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A new reality in surgery | MUSC

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Mark Katz, MD, Very kind and touches the heart of a man. Then take your index finger and thumb and press them where you are interested … pinch.

Zoom out.

Thankfully, cardiothoracic surgeons do not deal with the actual heart. Rather, it’s an augmented reality (AR) model of the real heart using Microsoft-manufactured holographic headsets and Virginia-based imaging software. ClearView Surgery. If surgeons and tech companies have a say, this is the future of surgery, not too far away.

Most people have heard of virtual reality (VR). This is a completely immersive experience that replaces the real environment with a simulated environment. Movies, video games, real estate, etc. are everywhere these days. AR is a little different. Instead of using a simulated environment, AR adds digital elements to the real environment. It is also beginning to creep into everyday life. Want to see what that sofa looks like in your living room? You can check it yourself by opening the app. That is AR.

This software uses Microsoft’s HoloLens 2, which anyone can buy.

Katz manipulates the organs in different directions, so it looks like someone is trying to walk in a dark room. Reach forward and feel the furniture and walls gently. But from Katz’s point of view, thanks to AR, what he sees is a very real mind floating on the desk in the office upstairs.

ClearView Surgical engineers create accurate 3D models of the patient’s heart (although it can be any organ; the heart is always moving, so the heart is one of the more complex ones, Katz said. I have stated). Use the information from the CT scan. These models then allow the surgeon to manipulate the heart in any direction. Do I need to remove the valve? no problem. What’s behind that ventricle? Let’s take a look. The fusion of technology and medicine will one day allow surgeons like Katz to see and touch the patient’s heart without actually opening it. Result: Zero risk, tons of rewards.

Though not yet used in practice (Katz and ClearView Surgical seem to think they’re still at least a year apart), ideas that once looked like Hollywood fantasy are now science. It’s pretty close to the nonfiction of.

“Imagine everything we can do with this technology,” Katz said. Break your heart apart, turn it upside down, and give it a name. He said it was possible. All without endangering the patient. Katz believes that this technique could ultimately lead to simulated surgery. This allows the surgeon to perform extravagant experiments.

Dan Neuwirth, co-owner of ClearView Surgical, said that despite years of fundamental improvements in imaging technology, the way doctors view images has changed little since the 1950s. For the past 70 years or so, people in the medical field have seen these images on film and computer screens. In other words, it’s all 2D. Sure, technology has made 3D simulation possible, but in the end, the image the doctor is looking at is still flat.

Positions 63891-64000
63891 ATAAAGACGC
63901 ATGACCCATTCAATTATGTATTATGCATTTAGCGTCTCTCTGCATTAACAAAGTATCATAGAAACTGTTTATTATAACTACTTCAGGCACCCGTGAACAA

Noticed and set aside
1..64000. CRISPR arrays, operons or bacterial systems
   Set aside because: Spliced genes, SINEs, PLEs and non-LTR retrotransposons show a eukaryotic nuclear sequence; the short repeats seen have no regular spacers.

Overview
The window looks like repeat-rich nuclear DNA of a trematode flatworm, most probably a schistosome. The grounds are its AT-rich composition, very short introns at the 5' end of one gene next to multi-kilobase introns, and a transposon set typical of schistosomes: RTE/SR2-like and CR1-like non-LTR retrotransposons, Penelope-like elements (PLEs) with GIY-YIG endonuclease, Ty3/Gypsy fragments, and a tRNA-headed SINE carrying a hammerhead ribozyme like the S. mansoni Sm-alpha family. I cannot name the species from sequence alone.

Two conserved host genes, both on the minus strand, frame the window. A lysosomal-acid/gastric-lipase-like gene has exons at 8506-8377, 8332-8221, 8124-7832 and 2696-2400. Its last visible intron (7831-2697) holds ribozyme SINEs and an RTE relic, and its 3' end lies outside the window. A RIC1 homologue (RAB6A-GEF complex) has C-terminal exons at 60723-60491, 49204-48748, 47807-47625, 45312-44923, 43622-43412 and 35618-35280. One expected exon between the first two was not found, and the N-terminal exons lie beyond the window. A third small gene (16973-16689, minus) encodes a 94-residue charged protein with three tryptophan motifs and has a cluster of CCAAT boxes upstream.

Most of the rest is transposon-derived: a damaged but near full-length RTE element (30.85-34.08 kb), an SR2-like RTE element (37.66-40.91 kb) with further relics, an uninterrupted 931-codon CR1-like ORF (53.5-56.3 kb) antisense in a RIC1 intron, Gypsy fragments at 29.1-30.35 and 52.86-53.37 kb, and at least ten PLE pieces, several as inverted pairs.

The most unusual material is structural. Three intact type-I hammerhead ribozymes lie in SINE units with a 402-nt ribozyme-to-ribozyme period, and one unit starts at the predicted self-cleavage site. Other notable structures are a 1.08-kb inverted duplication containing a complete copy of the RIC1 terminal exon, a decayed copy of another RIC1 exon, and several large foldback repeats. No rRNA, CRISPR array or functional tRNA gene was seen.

A 3D model of a computer-generated heart, like what Dr. Katz sees through an AR headset
This image allows the user to rotate the headset in any direction, or remove parts to see what might be hidden, much like Dr. Katz sees through the headset. increase. Green represents the valve replacement device. Provided by ClearView Surgical

Neuwirth and co-owner Daniel Salzburg knew there was a great opportunity to take advantage of current technology and change it. So they approached Katz and several other surgeons across the country and asked for feedback. This is a partnership that provides the value each side needs. Katz provides imaging and surgical know-how, and ClearView Surgical creates enhanced versions. This allows the surgeon to manipulate it to his heart’s content.

“With Dr. Katz, we can harness the hearts of very skilled surgeons and work together to come up with ways to improve patient outcomes,” Salzburg said.

“It was a really great partnership. Dr. Katz is a very positive person in terms of technology,” Neuwirth added.

Neuwirth and Salzburg see this as the tip of the iceberg when using AR in medicine.

“Obviously, this is a big help for the really complex cases that Dr. Katz is working on,” Newworth said. “It’s part of the spectrum, but it also ultimately helps the population with common surgery.”

From a medical point of view, Katz sees this as the first step in his desire for a wide range of medical uses.

“Imagine being in the operating room, taking the images we have and merging them with 3D images,” Katz said. “It’s like looking into someone’s body, like wearing X-ray glasses.”

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